Law and Conversation

May 13, 2011

Fairness in fiction: Harry “Rabbit” Angstrom

In my last post, I originally wrote that Harry “Rabbit” Angstrom, the fictional protagonist of John Updike’s classic and beautifully written “Rabbit” tetralogy, and his family are absolutely dreadful, without any qualification.

Then I worried that I sounded overly judgmental.

It’s not that I’m worried about hurting Angstrom’s fictional feelings ;-) .  But as a lawyer and former administrative law judge, and now as a professional writer, I’ve striven to look at matters involving real people from all different points of view. (Even more than that, trying to see where another person’s coming from is the right thing for anyone to do in most situations, I think.)

Most legal disputes involve not black and white, but shades of gray. People are only human and, accordingly, behave imperfectly, and everyone involved in a matter, whether litigant, lawyer, witness, juror, or judge, has at least a slightly different point of view. That’s one reason that there’s always uncertainty when a case goes to trial, and one reason why lawyers and mediators usually urge their clients to settle their differences outside of court.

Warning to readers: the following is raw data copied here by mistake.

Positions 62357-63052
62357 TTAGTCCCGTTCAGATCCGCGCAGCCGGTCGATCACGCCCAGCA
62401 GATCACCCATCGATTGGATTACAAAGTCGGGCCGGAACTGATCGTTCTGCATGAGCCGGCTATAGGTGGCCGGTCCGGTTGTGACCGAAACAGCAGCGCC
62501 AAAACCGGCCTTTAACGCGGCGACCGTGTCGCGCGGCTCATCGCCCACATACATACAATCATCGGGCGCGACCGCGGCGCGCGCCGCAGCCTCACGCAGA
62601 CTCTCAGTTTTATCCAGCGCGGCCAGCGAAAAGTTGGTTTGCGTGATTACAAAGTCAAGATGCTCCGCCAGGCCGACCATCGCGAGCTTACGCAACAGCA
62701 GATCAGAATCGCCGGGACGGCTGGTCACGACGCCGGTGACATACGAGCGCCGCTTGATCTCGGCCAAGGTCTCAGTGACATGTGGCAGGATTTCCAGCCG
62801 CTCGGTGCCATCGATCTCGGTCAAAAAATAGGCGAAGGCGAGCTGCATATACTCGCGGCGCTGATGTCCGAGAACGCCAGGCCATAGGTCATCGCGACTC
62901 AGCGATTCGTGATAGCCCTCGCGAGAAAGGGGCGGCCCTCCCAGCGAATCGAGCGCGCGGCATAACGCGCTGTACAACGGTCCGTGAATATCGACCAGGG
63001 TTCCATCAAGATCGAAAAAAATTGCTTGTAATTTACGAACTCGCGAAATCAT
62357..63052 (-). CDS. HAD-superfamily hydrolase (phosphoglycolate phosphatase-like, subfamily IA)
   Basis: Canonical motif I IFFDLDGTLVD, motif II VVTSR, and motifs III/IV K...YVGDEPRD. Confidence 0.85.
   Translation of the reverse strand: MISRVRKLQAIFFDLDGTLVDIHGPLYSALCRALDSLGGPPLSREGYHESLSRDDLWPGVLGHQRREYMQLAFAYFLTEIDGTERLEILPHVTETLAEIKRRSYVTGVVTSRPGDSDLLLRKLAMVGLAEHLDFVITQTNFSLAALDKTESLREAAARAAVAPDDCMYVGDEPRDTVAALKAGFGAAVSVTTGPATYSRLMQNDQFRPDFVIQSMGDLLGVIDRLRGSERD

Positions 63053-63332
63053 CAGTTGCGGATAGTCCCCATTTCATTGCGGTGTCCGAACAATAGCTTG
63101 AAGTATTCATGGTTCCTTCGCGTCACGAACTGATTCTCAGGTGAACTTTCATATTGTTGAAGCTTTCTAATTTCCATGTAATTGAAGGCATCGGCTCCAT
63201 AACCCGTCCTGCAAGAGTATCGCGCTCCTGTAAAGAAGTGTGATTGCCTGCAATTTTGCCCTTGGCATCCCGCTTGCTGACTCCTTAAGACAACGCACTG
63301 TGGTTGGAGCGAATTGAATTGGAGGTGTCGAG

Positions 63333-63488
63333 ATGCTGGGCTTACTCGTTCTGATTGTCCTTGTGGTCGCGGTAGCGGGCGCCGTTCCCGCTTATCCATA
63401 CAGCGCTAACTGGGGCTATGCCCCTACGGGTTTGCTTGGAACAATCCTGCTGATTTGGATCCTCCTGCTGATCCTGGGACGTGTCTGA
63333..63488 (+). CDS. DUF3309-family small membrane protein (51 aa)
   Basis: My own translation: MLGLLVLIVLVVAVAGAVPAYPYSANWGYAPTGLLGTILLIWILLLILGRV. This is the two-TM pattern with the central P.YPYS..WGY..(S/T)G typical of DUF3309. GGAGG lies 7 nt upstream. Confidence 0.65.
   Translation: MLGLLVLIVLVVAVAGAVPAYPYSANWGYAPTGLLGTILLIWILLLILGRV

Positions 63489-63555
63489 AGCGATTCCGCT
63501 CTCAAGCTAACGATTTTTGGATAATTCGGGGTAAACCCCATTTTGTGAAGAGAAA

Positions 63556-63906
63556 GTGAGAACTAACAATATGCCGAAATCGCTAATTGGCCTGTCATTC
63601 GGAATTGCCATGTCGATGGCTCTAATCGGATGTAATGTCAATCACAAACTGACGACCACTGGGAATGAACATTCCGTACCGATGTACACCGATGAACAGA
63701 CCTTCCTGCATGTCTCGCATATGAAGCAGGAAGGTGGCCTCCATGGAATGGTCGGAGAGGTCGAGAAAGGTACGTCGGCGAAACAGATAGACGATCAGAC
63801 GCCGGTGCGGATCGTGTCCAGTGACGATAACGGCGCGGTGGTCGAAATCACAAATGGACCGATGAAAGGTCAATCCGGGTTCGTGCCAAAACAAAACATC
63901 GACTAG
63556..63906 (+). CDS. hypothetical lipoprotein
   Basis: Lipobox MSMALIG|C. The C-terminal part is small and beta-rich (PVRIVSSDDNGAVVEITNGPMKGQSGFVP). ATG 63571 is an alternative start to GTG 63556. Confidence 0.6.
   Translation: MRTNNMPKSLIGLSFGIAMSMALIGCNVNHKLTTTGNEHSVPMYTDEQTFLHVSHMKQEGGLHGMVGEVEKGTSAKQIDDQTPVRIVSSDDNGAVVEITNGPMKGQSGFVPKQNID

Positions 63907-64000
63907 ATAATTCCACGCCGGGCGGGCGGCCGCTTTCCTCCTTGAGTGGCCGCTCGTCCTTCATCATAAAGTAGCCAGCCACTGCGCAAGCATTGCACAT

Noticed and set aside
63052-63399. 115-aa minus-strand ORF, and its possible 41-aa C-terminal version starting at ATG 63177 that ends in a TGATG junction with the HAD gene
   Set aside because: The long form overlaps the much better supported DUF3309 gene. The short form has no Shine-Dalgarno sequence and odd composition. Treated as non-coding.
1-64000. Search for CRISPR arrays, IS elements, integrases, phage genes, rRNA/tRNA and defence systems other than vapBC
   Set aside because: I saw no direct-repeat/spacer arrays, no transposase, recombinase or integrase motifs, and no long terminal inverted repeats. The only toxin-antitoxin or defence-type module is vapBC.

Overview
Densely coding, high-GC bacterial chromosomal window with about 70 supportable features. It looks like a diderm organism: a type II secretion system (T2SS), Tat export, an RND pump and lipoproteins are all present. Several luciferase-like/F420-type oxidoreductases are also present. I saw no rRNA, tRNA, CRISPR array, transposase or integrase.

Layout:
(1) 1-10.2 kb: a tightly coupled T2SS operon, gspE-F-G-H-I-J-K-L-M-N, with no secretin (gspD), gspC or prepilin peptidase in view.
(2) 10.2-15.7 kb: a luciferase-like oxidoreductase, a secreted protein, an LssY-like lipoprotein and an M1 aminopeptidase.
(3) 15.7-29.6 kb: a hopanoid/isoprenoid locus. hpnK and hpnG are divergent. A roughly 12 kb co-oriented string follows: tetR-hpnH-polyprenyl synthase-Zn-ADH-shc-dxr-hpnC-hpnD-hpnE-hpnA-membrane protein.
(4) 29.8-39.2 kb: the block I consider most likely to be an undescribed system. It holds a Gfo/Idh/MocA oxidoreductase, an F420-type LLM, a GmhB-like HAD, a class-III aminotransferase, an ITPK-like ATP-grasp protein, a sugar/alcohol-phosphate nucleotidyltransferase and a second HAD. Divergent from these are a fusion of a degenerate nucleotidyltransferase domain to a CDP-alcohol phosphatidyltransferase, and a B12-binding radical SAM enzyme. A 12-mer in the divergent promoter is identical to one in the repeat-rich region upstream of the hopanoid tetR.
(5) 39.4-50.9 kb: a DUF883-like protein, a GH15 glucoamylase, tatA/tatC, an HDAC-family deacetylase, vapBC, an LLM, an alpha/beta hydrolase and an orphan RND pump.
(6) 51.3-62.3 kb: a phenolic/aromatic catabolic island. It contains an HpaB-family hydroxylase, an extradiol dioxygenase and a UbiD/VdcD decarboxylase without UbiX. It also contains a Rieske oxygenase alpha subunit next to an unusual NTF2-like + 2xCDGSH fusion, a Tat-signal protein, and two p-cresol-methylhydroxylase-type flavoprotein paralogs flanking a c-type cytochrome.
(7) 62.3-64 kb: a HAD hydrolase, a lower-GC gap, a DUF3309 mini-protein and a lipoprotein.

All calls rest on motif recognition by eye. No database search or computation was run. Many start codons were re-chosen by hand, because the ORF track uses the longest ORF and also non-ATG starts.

So I fretted that maybe I wasn’t being fair to these fictional beings. I decided to amend my post by saying that from Updike’s description of their circumstances, the reader could understand, if not excuse, why the characters are as dreadful as they are.

Since then, I’ve been thinking about Updike’s creations some more, especially in the second volume, “Rabbit Redux,” in which, as I wrote some time ago, Rabbit and others reach new depths of dreadfulness. You know, I really don’t think Rabbit’s background explains the degree of his deplorable choices and shameful behavior in that book. I’m not sure there is an explanation, or whether there needs to be one. Maybe Rabbit just is what he is, to use a contemporary cliche.

Would any other “Rabbit” readers like to weigh in on the matter?  “Redux” was a hard read for me.

Via Nathan Bransford comes this link to photos of The Book Surgeon’s intriguing artworks carved from books. Eugene has some other pretty amazing photos on My Modern Metropolis, too.

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